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Progress Made--Noles Meet Expections at Least for One Night

For the Florida State men’s basketball team, a lot of expectations have not been met this year. Not Leonard Hamilton’s, who in the preseason said, “I am as excited as I’ve ever been going into a season.” Not Michael Snaer’s, who proclaimed himself, “unguardable” in the offseason. Not Ian Miller’s, who spent much of the offseason working to transition to point guard in anticipation of his first year where he wouldn’t be sidelined for any length of time. And not the fans, who despite yearly complaints about Florida State’s offense, had grown accustomed to rooting the Noles on during March Madness. However, last night---for the first time since November—everything seemed to go as planned.

The Seminoles, losers of 4 out of their last five games coming in, desperately needed to avoid the slow starts that have plagued them this year. Mission accomplished, as early hot shooting allowed FSU to take a 10-5 lead over Wake Forest—fresh off a demolition of first place Miami—at the under 16:00 timeout.

Okaro White needed to not pick up a foul in the first two minutes and actually play extended first half minutes. Another yes, as White went foul-less for the first 14 minutes of the game.

Michael Snaer needed to be aggressive but under control, and step up as a leader by not becoming overly worried about mistakes that freshmen inevitably make. Check and check.

Speaking of the young guys, they needed to trust their teammates, communicate, and frankly just be where they are supposed to be in Hamilton’s help-man defense. They were significantly better in this category, holding Wake without a field goal for nearly 11 minutes in the second half and allowing the Seminoles to blow things open with a 23-3 run.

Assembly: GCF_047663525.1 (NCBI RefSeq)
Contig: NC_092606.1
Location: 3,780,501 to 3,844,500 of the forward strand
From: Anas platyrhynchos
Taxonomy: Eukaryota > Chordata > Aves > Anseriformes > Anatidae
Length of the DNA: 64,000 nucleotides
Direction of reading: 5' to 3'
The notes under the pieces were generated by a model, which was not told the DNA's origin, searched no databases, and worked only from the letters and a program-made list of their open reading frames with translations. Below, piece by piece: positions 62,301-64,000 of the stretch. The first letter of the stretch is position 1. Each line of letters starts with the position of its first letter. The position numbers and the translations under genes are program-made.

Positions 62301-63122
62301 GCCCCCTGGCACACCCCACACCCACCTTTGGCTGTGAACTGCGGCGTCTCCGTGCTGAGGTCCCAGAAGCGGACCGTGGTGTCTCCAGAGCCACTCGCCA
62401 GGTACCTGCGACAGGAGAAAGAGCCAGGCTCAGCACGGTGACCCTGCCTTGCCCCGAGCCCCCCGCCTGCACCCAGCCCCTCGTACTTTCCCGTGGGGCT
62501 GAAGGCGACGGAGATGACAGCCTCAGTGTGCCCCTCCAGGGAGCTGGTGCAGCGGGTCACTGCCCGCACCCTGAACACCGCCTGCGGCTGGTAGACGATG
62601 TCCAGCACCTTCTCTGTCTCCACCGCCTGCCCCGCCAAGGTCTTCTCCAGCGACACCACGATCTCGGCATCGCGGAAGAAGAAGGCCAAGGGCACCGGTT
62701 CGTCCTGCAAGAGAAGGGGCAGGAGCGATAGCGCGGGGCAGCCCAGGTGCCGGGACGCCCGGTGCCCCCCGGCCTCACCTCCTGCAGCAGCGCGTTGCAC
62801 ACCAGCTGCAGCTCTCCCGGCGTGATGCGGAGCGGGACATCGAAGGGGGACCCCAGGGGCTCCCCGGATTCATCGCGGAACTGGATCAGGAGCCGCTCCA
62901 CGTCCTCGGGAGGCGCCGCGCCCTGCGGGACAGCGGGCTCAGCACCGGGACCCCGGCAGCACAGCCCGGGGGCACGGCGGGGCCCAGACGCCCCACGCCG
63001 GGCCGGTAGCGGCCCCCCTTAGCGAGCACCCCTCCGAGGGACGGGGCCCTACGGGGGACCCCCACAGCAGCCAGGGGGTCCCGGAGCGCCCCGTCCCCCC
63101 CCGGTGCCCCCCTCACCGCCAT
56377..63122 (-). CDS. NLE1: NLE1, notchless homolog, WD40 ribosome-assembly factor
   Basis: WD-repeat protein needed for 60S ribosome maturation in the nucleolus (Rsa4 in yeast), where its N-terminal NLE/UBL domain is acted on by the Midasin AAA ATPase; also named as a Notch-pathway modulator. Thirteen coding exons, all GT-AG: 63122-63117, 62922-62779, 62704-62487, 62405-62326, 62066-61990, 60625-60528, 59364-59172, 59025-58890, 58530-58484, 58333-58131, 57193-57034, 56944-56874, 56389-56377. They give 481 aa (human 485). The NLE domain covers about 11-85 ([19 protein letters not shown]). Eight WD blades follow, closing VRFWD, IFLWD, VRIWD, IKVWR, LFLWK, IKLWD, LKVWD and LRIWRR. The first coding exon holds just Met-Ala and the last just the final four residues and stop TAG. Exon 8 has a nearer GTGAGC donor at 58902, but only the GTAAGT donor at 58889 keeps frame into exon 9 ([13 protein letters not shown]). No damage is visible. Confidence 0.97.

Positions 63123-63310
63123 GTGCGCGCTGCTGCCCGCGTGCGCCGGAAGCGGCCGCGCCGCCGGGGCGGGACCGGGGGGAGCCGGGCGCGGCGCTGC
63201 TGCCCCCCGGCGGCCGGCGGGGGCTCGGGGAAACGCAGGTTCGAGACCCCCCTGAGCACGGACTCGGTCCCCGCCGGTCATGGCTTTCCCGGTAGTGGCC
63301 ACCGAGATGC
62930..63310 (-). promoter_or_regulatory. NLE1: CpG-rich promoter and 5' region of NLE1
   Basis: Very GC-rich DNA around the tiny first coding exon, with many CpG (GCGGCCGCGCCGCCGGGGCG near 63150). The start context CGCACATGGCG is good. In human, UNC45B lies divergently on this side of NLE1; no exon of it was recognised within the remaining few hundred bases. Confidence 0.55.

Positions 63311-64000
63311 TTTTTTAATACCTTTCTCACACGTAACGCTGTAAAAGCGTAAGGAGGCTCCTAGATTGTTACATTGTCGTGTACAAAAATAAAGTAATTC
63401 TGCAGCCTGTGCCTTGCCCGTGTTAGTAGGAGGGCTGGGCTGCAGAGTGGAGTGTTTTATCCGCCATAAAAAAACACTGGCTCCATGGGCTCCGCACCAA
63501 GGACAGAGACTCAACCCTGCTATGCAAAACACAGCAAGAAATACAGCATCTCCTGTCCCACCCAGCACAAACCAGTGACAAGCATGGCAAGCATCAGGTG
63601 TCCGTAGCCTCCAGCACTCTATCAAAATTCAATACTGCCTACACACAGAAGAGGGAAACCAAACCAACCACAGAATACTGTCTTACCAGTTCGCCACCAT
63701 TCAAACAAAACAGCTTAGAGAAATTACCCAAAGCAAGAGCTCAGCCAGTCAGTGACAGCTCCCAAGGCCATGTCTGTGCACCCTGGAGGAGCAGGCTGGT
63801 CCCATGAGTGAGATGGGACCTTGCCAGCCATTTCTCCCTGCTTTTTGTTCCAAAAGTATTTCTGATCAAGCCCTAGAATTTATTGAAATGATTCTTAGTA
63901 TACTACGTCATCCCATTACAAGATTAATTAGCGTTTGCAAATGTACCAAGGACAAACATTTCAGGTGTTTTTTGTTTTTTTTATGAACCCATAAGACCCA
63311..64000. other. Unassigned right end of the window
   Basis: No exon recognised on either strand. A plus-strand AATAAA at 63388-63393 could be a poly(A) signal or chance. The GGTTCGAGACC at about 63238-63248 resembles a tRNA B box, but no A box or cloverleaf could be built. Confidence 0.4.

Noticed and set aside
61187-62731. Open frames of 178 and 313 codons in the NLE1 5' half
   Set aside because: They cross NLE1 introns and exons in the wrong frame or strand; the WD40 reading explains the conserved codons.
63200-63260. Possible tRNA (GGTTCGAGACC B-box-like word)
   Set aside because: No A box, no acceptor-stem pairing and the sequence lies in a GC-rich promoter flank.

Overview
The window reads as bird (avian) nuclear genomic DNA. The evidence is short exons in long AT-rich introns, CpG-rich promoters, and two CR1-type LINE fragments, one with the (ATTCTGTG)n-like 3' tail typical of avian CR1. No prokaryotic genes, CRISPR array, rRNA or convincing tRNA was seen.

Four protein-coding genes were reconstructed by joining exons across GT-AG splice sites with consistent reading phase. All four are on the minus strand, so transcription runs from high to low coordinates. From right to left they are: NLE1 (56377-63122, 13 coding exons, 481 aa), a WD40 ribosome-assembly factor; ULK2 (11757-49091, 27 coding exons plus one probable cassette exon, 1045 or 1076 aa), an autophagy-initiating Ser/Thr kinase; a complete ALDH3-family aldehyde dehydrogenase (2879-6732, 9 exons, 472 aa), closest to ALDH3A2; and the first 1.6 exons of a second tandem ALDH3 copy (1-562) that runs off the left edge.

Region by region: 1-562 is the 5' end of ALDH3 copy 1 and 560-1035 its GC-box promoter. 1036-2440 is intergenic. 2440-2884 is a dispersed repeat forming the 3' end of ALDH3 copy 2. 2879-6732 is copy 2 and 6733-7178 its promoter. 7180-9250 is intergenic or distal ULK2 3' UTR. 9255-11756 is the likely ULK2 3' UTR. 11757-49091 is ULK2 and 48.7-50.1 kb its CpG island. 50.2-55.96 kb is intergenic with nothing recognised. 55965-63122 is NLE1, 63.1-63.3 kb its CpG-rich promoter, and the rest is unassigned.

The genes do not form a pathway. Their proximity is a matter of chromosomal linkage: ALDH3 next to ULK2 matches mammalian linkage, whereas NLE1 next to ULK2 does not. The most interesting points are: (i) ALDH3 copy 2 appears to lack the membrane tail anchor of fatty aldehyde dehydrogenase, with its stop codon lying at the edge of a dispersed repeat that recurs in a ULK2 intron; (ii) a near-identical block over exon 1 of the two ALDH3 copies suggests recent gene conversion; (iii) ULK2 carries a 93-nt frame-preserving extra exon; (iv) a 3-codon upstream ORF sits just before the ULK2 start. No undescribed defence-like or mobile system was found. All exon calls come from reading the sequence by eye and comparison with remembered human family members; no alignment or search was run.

After the game, Coach Hamilton seemed relieved to finally win an ACC game without having to rely on last second heroics.

“I thought our execution on the offensive end was very good…we had good movement,” said Hamilton. “I looked out there once and had four freshmen on the court at the same time and they were still executing very well, talking, and communicating.”

When asked about the defensive and rebounding adjustments compared to the previous few games, Hamilton credited it to increased understanding of what guys are supposed to be doing and a more sustained effort.

“I thought our guys stayed with the defensive game plan, didn’t give up the penetrations we had been giving up, and were a lot more committed to defending for the whole shot clock,” remarked Ham. “Our guys were aggressive, just getting their hands up…think we had like 37 deflections tonight.”

Speaking specifically to the improved defense that allowed FSU to pull away despite average shooting, Hamilton said, “At least now they’re talking…I think they kind of understand what they’re supposed to say. Sometimes it’s hard to be aggressive in conversation and communicate with your teammates when you’re not real sure what you’re supposed to be doing.”

“Our big guys have been helping up (the court) and giving guys layups,” Ham explained. “Now they’re helping over. It’s a natural instinct when someone’s coming towards the goal for you to go at them, and sometimes that’s the worst thing…when you’re a big guy you need to try and defend as close to the rim as you can.”

While the Seminoles’ defense finally resembled something like the defenses fans have come to expect in Tallahassee, Michael Snaer looked like the guy everyone hoped he would blossom into this season. The senior guard finished with 24 points on just 10 shots—he was a perfect 8-8 from the free throw line—and added five rebounds, two assists, and a steal. This excellent stat line was made even better by a zero in the turnover column, indicating he is maturing as a decision maker as his team matures around him.

“Michael was very efficient tonight…aggressive when he needed to be and patient when a needed to be,” commented Ham.

A remarkably subdued and introspective Snaer attributed his improved play to staying more even keeled emotionally during the games and just focusing on what he can control.